Show Me All the Files and Folders I Am Sharing— Click this link to open the Shared By Me search folder.

Show Me All the Shared Network Folders on This Computer— Click this link to open a folder window showing your computer’s shared folders and printers.

2. Deactivating the Sharing Wizard

Sharing can be a complex business when you get into file permissions and other minutiae. So sharing holds no terrors for the likes of you and me. However, novice users want sharing to be simple and straightforward, and to that end Vista introduces the Sharing Wizard. This wizard presents the wary with a stripped-down set of sharing options and a method for letting other people know that a shared resource is available.

The Sharing Wizard activates by default, and in a second I’ll show you how to deactivate it. Just so that you know what you’re giving up, Figure 1 shows the initial wizard dialog box. You use the list to select a user account on your computer, and then you assign that user one of three permission levels: Reader (read-only), Contributor (read and write), or Co-owner (all permissions). When you click Share (and then enter your UAC credentials), the Sharing Wizard shows the address of the share and offers a link to email the share address to other people.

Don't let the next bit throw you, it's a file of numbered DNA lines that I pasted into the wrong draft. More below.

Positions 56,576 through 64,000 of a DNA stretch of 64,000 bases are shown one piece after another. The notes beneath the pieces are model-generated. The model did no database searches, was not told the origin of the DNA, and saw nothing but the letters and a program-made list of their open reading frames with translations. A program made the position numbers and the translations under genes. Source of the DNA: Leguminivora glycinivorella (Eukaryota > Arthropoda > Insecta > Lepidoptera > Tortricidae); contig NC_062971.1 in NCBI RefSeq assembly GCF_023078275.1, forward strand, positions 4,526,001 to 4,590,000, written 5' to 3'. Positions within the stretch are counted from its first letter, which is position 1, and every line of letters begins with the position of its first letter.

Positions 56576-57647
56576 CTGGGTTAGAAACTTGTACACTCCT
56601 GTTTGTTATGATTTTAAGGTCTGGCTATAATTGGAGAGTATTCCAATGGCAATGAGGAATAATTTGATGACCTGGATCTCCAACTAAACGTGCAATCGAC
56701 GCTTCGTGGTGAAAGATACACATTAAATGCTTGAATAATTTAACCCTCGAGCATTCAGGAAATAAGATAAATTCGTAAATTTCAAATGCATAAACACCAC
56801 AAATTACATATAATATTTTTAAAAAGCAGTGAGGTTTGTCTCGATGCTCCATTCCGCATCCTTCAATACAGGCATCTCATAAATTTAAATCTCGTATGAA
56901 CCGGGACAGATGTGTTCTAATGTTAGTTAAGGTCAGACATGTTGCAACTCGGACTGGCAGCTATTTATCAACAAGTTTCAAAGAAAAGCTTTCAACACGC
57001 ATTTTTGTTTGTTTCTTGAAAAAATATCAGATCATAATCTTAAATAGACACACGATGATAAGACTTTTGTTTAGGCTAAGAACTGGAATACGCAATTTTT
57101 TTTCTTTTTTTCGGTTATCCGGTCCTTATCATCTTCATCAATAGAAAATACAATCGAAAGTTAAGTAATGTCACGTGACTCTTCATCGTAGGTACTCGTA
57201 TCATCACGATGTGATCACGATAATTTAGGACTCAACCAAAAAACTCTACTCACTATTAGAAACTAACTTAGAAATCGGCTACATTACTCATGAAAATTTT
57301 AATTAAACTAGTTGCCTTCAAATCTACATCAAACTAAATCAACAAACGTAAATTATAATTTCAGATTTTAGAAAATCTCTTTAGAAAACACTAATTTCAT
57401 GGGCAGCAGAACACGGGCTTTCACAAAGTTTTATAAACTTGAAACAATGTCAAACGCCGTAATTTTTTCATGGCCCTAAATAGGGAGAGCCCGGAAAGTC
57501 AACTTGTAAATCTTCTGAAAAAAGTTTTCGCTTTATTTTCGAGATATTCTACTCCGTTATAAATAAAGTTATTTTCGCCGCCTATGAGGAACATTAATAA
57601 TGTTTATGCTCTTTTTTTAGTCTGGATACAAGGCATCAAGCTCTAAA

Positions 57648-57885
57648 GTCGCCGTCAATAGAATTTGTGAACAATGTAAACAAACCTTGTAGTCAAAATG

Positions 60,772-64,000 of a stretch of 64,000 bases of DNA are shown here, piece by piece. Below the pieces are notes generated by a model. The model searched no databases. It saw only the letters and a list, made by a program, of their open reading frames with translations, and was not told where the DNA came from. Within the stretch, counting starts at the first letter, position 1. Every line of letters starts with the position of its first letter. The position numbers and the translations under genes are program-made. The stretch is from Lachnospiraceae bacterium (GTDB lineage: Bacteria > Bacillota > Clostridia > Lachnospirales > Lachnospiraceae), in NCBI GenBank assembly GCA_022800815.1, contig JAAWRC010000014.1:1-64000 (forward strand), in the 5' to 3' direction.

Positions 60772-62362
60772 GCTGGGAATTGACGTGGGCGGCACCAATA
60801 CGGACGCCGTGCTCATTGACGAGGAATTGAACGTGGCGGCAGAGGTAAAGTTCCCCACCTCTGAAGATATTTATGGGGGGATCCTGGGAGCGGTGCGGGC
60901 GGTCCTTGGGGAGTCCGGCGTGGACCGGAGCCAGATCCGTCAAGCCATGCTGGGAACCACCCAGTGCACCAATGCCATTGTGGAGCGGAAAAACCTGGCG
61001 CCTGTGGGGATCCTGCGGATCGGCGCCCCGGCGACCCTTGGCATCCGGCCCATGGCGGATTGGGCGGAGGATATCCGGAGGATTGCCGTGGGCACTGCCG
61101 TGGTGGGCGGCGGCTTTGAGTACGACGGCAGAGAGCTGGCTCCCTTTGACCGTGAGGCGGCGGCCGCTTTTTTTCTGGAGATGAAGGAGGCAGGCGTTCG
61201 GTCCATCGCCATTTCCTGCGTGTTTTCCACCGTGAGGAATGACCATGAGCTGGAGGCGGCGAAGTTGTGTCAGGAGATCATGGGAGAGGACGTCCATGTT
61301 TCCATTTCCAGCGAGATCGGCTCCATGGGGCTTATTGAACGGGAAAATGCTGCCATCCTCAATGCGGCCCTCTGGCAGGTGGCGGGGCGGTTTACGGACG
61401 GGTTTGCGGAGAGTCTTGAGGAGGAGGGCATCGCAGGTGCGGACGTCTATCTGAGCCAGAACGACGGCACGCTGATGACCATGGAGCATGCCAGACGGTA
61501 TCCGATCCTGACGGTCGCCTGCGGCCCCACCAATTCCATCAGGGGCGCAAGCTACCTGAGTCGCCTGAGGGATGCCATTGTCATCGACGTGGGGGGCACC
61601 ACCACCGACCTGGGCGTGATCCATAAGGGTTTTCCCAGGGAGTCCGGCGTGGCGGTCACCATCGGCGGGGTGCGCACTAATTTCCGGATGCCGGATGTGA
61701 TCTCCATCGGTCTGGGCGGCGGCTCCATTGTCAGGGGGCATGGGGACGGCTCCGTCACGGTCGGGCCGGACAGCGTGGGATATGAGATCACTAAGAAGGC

Figure 1. The Sharing Wizard offers a simple, novice-oriented interface for sharing resources.

The Sharing Wizard is actually a bit of an improvement over the brain-dead Simple File Sharing feature in Windows XP, but it’s still suitable for new users. However, the rest of us want the full power of permissions and other sharing goodies. To get at them, you have to deactivate the Sharing Wizard feature by following these steps:

1.
Select Start, Control Panel, Appearance and Personalization, Folder Options icon (or, in any folder window, select Organize, Folder and Search Options).

2.
Display the View tab.